While they may “look fresh-faced and excited about it” now, Withenbury says, it’s been a hard road. From late-night searches for instructional videos on YouTube to dealing with no running water for six months — and no toilet for a year — the past two years haven’t been all fun and crafts.

“We did a lot of bucket showering,” she says.

Now, guests enter the building via the coffee bar. Most of the seating is in the gallery, which also hosts nighttime events. It’s a flexible performance space for live music, poetry readings and guest speakers. There is also a screen, which can be pulled down to show films.

In the gallery, there is spaces on the wall for work done by local artists.

“The space itself is kind of an art project,” Withenbury says. “We didn’t know any of this stuff when we first started.”

While she brings her intimate knowledge of the art world, Mulvaney was able to apply his tech skills to the sound and light systems in the building. Together they cultivated three weeks’ worth of non-repeating tunes to pipe through the building’s speakers.

“All of this is a landscape of compromise,” he says, looking around at the gallery.

“He’s really good at letting go of an idea when it’s not going to work,” Withenbury adds.

Maybe it took them a long time to complete the renovation without more base knowledge, they say, but they wanted to show that most of the skills it takes to build a place out can be learned.

“It’s the fear of the unknown that prompts people to hire out,” Mulvaney says.

Doing most of the work themselves, they say, allowed them to infuse their artistic vision into every corner in a way that doesn’t happen when a large group of hired workers simply put in shifts. Plus, they say, they wanted to break away from the “unabashedly wasteful culture” that surrounds modern-day construction.

Salvaged materials

A lot of the raw materials featured within Iconica were scooped up from backyard sales and garage piles. Wood paneling in the second-floor library was up for grabs as firewood when they found it. A grainier, darker-looking wood throughout the first floor came for free out of a friend’s barn in Springfield.

A railing leading up to Iconica’s second floor was originally designed for a Greenfield hospital, but they spray-painted it and adjusted it for the slant of their building.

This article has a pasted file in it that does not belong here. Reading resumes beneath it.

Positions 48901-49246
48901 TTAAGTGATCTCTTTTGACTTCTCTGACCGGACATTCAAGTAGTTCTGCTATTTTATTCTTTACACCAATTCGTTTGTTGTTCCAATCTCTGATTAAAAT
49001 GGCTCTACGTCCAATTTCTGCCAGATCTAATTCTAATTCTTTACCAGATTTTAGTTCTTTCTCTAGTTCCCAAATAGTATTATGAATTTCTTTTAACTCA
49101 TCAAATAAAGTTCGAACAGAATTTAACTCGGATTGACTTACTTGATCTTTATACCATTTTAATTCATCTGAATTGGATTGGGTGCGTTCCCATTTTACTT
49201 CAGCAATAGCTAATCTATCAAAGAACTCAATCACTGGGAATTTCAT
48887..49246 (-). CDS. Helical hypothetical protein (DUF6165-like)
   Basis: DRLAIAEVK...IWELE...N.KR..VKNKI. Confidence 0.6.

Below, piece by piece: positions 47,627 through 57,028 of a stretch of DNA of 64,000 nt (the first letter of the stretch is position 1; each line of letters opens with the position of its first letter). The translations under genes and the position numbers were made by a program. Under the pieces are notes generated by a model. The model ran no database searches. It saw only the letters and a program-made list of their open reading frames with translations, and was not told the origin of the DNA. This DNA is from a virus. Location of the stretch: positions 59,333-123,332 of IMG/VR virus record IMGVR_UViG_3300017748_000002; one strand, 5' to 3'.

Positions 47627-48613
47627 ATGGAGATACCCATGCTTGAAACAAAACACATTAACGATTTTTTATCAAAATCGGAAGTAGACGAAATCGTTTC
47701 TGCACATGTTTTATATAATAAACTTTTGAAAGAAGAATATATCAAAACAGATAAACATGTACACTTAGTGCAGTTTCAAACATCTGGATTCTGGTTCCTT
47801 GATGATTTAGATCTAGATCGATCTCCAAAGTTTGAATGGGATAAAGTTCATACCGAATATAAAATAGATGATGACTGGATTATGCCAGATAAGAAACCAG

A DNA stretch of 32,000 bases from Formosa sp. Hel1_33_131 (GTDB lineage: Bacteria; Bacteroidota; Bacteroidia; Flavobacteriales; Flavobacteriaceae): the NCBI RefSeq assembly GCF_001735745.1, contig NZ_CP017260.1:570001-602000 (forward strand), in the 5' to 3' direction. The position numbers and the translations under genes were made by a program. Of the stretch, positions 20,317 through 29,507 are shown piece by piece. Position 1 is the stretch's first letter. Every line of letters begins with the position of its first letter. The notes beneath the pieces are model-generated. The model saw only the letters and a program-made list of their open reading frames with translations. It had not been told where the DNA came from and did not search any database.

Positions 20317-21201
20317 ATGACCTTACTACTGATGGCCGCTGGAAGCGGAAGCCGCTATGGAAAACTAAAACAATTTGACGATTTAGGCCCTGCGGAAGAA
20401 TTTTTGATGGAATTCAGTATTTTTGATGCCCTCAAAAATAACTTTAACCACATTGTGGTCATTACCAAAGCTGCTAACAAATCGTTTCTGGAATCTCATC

“Authenticity was what we were really going for,” Mulvaney says.

The space, they say, was originally littered with odds and ends they’d trip over and, in the right moment of inspiration, put to use. Some of the objects — like a green nozzle-looking item that decorates a piece of furniture in the gallery — they repurposed without ever knowing what it was in the first place.

“People thought hermits lived here,” Withenbury says of all oddball items, laughing. “It literally looked like a bomb had gone off.”

After they’d roughed out the building for inspection purposes, they descended on one room at a time for all the finer details.

The slow bar, for instance, makes use of depression-glass cafe wear from the 1930s. Mulvaney says he was drawn by the look of the old china, an attraction compounded by the fact these sets are hoarded up, unused, in hutches around the country.

“We’re trying to take the preciousness out of old things,” he says.

Hand-laid penny rounds adorn the floors of both bathrooms and the upstairs commercial kitchen, from which they’ll operate their juice business, called Minim.

“We want it to have its own identity,” Withenbury says of their hydraulic-pressed juice company.

While this mechanism for juice-making is more time-intensive — and the products have only a three-day shelf life — they say it’s worth it because pasteurization “kills a lot of the good stuff.”

They used blueprints from the 1920s for an old steel manufacturing company to wallpaper the men’s bathroom. A fencing mask, rusted with age, hangs above the mirror.

The women’s room, which takes on a warmer feel, is wallpapered with old bank checks they got from an estate they helped liquidate in California. Overdeveloped photographs of mannequins hang above the checks.

The upstairs library, complete with shelves of books, serves as a more solitary space where visitors can work. Brass-trimmed green lights sit atop aluminum-topped study tables, which Withernbury and Mulvaney beat with a stained rag to give a brassy color.

“Most of the furniture in here was free,” Mulvaney says.

When they first bought the building, they say the old floorboards were coming apart to the point they could look through to the coffee bar below. Instead of paying big bucks to have it redone, they researched a way to caulk it with rope, which they sealed with polyurethane.

The intricate design didn’t stop at the public spaces, either. The yellow-themed kitchen — that’s Withenbury’s favorite color — features arabesque patterns throughout. An old sewing machine services as a base for the broken honey onyx countertop they pieced back together.

The upstairs bathroom that adjoins their office features a clawfoot tub, a vintage corner sink, and slip shade sconces. They also built a structure resembling a phone booth to encase the elaborate bathroom.

While they talked a lot about the deeper meaning behind their work over the past two years, Mulvaney says it also was just about having fun, plain and simple — “a self-indulgent playground.”

And while they never imagined it would take so long when they first got started, he says, “the end product more than justifies the time that we spent on it.

“We may talk higher-level about it all, but let’s be honest,” he says, “at this stage in my life, this is my shiny toy.”

Amanda Drane can be reached at adrane@gazettenet.com.